Thousands of residents in Mendip identify with an LGB+ sexual orientation, new census figures reveal for first time.

The Office for National Statistics introduced voluntary questions for people aged 16 and over on sexual orientation and gender identity in the 2021 census.

Stonewall described the publication of the figures as a “historic step forward” after more than two centuries of LGBT+ lives being “missing from the national record”.

The ONS data shows 2,570 people in Mendip identified as a sexual orientation other than heterosexual when the census was carried out in March 2021 – 2.7% of respondents.

The most common LGB+ sexualities were bisexual (46.1% of those who did not identify as straight) and gay or lesbian (43%).

The vast majority of residents said they were heterosexual (89.3%).

A further 7,700 people in Mendip did not answer the question.

Across England and Wales, about 1.5 million people identified with an LGB+ sexual orientation in the 2021 census – 3.2% of those aged 16 and over.

Overall, 1.5% described themselves as gay or lesbian, 1.3% described themselves as bisexual and 0.3% selected “other sexual orientation”.

ONS director Jen Woolford said the first census estimates were “crucial”, adding: “They will ensure decision-makers have the best information so they can better understand the extent and nature of disadvantage which people may be experiencing in terms of educational outcomes, health, employment and housing.”

The census also asked people aged 16 and over about gender identity, with 318 (0.3%) Mendip residents stating they did not identify with the gender assigned to them at birth.

Of them, 63 people were trans men and 68 were trans women. A further 40 said they were non-binary.

About 5,500 people did not answer the voluntary question.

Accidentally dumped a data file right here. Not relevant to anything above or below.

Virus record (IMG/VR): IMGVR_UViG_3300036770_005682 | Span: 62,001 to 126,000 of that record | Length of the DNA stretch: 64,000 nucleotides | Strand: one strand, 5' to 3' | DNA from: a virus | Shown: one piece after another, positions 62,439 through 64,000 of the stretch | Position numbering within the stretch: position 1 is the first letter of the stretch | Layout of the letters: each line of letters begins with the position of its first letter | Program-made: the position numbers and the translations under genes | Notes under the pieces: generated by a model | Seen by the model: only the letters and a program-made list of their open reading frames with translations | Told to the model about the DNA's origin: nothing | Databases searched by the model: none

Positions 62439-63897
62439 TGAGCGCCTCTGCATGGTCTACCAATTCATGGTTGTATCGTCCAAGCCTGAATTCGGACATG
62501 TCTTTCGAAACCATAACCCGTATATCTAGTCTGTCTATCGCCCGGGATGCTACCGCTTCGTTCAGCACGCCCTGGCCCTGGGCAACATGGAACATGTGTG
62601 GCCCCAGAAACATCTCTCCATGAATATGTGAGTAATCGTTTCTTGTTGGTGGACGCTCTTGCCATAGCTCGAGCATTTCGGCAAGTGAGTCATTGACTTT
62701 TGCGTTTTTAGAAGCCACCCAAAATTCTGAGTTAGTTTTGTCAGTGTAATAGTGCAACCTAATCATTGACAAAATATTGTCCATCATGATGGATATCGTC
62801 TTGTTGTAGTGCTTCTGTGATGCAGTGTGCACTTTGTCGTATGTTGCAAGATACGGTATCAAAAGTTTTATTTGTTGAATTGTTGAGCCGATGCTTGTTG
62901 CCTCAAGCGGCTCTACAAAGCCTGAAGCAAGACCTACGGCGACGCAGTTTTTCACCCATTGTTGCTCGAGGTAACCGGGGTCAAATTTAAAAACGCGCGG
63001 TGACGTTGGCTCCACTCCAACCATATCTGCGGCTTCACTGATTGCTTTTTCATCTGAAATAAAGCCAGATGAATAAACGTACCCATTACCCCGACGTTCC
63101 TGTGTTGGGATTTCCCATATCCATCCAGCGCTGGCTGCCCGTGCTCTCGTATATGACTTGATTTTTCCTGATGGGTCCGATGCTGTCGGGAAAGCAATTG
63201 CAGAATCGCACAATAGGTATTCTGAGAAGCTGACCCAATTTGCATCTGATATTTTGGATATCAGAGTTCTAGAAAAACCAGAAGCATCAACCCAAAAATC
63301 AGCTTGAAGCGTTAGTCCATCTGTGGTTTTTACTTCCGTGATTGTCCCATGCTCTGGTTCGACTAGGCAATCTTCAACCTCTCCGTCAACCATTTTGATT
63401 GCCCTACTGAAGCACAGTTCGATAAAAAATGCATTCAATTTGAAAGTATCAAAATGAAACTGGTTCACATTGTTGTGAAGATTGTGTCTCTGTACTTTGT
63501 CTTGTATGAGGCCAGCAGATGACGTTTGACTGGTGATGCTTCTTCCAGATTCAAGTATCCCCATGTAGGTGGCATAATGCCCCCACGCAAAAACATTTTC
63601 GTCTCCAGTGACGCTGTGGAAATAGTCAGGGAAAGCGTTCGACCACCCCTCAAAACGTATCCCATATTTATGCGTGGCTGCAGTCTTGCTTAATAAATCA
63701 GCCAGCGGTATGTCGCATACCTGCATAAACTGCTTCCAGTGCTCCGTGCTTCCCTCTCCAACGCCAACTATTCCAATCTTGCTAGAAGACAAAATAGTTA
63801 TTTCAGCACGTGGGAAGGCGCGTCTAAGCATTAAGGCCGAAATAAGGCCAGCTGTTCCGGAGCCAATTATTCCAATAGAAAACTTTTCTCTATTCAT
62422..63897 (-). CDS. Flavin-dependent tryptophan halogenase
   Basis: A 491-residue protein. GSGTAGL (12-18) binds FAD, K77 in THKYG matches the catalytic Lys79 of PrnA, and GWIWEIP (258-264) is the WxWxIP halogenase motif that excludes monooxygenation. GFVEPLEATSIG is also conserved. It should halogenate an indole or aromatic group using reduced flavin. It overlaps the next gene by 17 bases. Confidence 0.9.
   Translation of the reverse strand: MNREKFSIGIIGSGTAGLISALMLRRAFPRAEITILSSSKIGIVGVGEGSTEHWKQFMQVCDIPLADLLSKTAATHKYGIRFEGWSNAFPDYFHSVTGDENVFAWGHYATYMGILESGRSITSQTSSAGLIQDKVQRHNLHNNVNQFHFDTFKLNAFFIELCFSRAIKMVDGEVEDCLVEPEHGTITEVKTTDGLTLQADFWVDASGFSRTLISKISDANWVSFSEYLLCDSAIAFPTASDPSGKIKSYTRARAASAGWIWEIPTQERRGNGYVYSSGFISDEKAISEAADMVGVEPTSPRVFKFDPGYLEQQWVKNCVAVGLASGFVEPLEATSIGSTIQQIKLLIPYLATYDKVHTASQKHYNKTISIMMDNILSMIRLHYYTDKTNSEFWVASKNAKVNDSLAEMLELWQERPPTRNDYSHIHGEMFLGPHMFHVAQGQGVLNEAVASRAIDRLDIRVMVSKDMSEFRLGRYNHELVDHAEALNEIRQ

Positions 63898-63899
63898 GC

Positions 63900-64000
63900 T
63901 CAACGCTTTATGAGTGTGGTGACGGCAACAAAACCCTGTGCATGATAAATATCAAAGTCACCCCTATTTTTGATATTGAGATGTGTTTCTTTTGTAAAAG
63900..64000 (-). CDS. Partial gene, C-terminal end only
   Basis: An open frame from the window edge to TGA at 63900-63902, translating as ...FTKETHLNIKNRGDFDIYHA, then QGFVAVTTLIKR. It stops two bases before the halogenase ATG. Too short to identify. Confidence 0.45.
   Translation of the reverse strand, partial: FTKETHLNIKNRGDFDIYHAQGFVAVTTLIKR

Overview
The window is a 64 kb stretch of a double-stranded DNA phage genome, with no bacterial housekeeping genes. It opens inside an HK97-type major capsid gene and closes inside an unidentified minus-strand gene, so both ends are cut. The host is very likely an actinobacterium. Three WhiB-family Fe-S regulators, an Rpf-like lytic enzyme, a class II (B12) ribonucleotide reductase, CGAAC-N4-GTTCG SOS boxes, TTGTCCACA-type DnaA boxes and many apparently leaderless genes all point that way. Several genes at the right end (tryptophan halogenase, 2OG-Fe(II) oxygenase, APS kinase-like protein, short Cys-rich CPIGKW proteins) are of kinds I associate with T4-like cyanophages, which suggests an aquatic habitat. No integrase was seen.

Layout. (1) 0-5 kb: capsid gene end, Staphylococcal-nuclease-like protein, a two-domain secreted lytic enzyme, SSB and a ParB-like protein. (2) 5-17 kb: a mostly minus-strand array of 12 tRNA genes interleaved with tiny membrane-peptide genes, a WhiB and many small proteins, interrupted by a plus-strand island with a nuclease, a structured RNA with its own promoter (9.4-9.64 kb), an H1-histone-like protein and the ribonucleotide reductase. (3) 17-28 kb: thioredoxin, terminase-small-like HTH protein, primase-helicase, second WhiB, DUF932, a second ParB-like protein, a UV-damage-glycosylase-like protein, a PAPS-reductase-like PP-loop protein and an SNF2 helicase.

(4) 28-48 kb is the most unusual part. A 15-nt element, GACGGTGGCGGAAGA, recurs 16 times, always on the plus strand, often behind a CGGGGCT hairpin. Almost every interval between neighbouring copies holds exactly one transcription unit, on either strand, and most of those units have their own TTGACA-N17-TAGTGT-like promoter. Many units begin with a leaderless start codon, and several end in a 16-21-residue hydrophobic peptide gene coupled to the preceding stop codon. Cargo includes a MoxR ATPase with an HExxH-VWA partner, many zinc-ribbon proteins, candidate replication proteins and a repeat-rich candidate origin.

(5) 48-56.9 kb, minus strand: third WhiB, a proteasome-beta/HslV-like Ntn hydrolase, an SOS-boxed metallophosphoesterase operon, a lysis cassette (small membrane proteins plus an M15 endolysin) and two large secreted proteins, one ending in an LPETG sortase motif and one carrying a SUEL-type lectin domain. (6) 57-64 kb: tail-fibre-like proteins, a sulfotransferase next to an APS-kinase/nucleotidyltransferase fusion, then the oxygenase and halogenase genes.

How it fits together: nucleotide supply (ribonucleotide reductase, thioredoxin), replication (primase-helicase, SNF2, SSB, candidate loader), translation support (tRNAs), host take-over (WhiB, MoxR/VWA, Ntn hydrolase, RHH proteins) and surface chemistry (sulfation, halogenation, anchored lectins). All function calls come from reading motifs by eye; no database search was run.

Nationally, 262,000 people said their gender identity was different from their sex registered at birth – representing 0.5% of the population aged 16 and over.

Nancy Kelley, Stonewall chief executive, said: “For the past two centuries of data gathering through our national census, LGBTQ+ people have been invisible, with the stories of our communities, our diversity and our lives missing from the national record.

“Today is a historic step forward after decades of Stonewall campaigning to record sexual orientation and gender identity in the census, finally painting an accurate picture of the diverse ‘Rainbow Britain’ that we now live in, where more and more of us are proud to be who we are.”

The LGBT Foundation said the data is a “huge first step in making LGBTQ+ people feel included” but added it will be years before the figures provide an accurate picture.

The charity said: “The historic and ongoing attitudes towards LGBTQ+ communities, particularly trans and non-binary people, will stop many from feeling safe to provide this information.

“Meanwhile, many LGBTQ+ people are living within households and environments where they are unable to be open about their gender identity, sexual orientation and trans identity."